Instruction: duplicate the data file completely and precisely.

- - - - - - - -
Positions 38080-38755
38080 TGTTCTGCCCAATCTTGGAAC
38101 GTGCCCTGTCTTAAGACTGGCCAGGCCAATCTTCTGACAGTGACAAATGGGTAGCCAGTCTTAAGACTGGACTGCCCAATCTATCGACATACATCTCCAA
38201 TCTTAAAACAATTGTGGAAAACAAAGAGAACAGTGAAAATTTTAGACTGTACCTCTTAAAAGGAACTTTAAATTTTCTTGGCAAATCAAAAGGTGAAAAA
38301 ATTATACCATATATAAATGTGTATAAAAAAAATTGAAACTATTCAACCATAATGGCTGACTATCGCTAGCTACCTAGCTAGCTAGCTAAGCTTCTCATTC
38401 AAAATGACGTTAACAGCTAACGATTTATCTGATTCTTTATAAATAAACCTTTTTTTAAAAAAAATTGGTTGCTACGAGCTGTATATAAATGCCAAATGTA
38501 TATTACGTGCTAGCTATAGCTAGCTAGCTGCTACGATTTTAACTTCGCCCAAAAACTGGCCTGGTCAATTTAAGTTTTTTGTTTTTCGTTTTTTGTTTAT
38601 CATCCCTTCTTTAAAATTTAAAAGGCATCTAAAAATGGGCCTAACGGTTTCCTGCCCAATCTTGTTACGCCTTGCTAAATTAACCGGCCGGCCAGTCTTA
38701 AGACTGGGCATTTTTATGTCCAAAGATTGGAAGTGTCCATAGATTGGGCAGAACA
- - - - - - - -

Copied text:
Positions 38080-38755
38080 TGTTCTGCCCAATCTTGGAAC
38101 GTGCCCTGTCTTAAGACTGGCCAGGCCAATCTTCTGACAGTGACAAATGGGTAGCCAGTCTTAAGACTGGACTGCCCAATCTATCGACATACATCTCCAA
38201 TCTTAAAACAATTGTGGAAAACAAAGAGAACAGTGAAAATTTTAGACTGTACCTCTTAAAAGGAACTTTAAATTTTCTTGGCAAATCAAAAGGTGAAAAA
38301 ATTATACCATATATAAATGTGTATAAAAAAAATTGAAACTATTCAACCATAATGGCTGACTATCGCTAGCTACCTAGCTAGCTAGCTAAGCTTCTCATTC
38401 AAAATGACGTTAACAGCTAACGATTTATCTGATTCTTTATAAATAAACCTTTTTTTAAAAAAAATTGGTTGCTACGAGCTGTATATAAATGCCAAATGTA
38501 TATTACGTGCTAGCTATAGCTAGCTAGCTGCTACGATTTTAACTTCGCCCAAAAACTGGCCTGGTCAATTTAAGTTTTTTGTTTTTCGTTTTTTGTTTAT
38601 CATCCCTTCTTTAAAATTTAAAAGGCATCTAAAAATGGGCCTAACGGTTTCCTGCCCAATCTTGTTACGCCTTGCTAAATTAACCGGCCGGCCAGTCTTA
38701 AGACTGGGCATTTTTATGTCCAAAGATTGGAAGTGTCCATAGATTGGGCAGAACA